Machine Learning For Drug Development: Integrating Genomic, Chemical, And Clinical Data To Identify Drug Targets, Efficacies, Adverse Events, And Combinations
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Despite recent technological advances, drug development has remained a challenging and inefficient process. Machine learning methods have the potential to accelerate this process by using information from past drug successes and failures to decipher the mechanisms and activities of new compounds. This will become even more crucial in the age of “precision medicine” where thorough mechanistic knowledge will be needed to properly position compounds. The purpose of this dissertation is to address this through the development of methods for drug target identification, biomarker identification, indication selection, and adverse event prediction. First we introduce BANDIT to accelerate the process of drug target identification/deconvolution. BANDIT integrates multiple different data types within a Bayesian network to predict the targets for both new and approved small molecules. We found that BANDIT was able to accurately recover a large number of known drug-target interactions, identify new drugs for a common cancer target, and identify DRD2 as the target for ONC201 – a first-in-class molecule in clinical development. Our work on ONC201 led us to ask how we could integrate known information on DRD2 with gene expression profiling and BANDIT to better select analogs and indications for ONC201. We found that we could accurately rank analogs based on measured efficacy, select new cancer types where ONC201 was likely to be efficacious, and identified DRD5 and cancer stem cell genes as biomarkers for ONC201 activity. Following our work on ONC201 and drug target identification, we asked whether these methods could be applied to predict specific adverse events for a specific drug. Building off previous work published by our lab, we developed MAESTER, a data-driven machine learning approach that integrates properties on a compound’s structure and targets, with tissue wide gene expression profiling and known biological networks to calculate the probability of a compound presenting with a set of tissue specific adverse events in the clinic. We found that MAESTER could accurately identify known side effects of approved drugs and could even pinpoint the adverse events of drugs that were approved and later withdrawn for tissue specific toxicities. Altogether this work demonstrates how challenging problems in drug development could be addressed through the integration of diverse datasets. These approaches have the potential to transform the current drug development pipeline by focusing experimental efforts, and identifying new compounds with therapeutic potential, and choosing optimal indication and patient populations – all which could have a direct impact on patient care.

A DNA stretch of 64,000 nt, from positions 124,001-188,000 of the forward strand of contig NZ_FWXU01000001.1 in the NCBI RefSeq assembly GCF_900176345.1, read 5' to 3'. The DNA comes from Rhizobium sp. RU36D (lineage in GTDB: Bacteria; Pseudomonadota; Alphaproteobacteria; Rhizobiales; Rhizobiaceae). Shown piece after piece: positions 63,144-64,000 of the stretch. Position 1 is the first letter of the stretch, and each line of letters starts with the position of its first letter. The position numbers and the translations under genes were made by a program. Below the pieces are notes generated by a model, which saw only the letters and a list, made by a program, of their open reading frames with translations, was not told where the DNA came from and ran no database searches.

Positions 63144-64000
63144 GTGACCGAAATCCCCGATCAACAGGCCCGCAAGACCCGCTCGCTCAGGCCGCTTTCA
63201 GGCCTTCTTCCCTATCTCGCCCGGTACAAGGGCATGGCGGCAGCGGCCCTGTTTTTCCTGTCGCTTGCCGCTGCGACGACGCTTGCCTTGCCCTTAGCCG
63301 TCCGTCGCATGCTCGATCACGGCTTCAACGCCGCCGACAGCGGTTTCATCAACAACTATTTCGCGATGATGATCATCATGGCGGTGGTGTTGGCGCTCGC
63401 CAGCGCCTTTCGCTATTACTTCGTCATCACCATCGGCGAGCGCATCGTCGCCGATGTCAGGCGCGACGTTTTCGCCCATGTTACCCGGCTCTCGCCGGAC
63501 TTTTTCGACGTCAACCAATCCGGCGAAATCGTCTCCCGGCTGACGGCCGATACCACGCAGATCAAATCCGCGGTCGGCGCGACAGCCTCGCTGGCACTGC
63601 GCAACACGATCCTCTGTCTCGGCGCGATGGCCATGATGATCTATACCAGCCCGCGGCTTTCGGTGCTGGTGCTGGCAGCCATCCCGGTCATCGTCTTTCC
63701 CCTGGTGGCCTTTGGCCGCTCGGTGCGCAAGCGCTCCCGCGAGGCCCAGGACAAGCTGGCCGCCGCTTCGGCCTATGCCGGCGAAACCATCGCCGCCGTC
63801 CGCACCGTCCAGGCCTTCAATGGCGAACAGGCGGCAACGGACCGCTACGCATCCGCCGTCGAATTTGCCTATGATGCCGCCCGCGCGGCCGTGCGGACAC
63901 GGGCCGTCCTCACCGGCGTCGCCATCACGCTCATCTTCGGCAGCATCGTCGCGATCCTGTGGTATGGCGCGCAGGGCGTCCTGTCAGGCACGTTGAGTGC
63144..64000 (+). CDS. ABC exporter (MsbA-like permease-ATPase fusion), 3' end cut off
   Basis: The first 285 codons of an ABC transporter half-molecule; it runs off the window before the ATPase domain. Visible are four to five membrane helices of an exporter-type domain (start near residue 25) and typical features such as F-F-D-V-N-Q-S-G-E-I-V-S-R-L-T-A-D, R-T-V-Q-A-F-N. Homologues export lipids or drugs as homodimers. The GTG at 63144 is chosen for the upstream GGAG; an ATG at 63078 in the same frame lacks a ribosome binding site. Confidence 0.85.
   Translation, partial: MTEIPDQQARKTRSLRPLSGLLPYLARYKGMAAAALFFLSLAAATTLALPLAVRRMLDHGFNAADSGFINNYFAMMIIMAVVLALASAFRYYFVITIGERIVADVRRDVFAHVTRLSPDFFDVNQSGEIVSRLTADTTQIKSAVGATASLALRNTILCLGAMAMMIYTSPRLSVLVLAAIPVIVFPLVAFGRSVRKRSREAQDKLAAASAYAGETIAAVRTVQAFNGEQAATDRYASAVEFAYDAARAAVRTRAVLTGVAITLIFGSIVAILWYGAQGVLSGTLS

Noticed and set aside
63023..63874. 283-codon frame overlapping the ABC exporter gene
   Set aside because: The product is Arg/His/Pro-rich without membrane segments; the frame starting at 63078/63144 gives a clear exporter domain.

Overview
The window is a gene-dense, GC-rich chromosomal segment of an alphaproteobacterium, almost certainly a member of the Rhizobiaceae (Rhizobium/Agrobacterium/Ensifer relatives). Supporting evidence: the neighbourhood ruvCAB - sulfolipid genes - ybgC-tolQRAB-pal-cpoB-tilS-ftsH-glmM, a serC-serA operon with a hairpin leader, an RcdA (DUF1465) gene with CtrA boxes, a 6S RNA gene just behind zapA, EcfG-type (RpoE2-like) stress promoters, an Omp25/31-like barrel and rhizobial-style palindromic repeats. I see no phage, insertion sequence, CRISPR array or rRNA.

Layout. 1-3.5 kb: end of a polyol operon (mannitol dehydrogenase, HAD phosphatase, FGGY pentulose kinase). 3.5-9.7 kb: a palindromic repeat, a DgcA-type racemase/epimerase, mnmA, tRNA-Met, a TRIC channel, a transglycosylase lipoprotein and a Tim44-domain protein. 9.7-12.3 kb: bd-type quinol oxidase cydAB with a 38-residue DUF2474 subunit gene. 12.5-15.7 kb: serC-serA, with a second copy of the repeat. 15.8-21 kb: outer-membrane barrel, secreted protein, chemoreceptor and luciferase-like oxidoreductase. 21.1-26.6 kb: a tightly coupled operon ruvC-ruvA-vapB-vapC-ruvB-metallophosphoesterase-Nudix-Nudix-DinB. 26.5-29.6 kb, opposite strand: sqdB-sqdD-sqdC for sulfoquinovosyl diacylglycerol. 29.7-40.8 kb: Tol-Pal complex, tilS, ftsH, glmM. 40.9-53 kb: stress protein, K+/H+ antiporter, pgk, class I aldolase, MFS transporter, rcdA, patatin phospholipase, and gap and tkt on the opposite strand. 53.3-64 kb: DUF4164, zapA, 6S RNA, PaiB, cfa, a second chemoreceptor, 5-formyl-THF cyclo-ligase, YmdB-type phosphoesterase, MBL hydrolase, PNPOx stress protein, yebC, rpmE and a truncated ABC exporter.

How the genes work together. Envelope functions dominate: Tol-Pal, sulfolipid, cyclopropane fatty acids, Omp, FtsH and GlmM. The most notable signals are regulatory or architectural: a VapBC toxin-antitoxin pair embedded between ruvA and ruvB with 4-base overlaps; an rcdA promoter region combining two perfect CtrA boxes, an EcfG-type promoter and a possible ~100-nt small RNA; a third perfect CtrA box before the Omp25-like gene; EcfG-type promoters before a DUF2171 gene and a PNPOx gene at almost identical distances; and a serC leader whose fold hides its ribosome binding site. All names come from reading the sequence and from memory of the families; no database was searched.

Computational Biology and Medicine
Doctor of Philosophy
Attribution-NonCommercial-NoDerivatives 4.0 International
dissertation or thesis
Except where otherwise noted, this item's license is described as Attribution-NonCommercial-NoDerivatives 4.0 International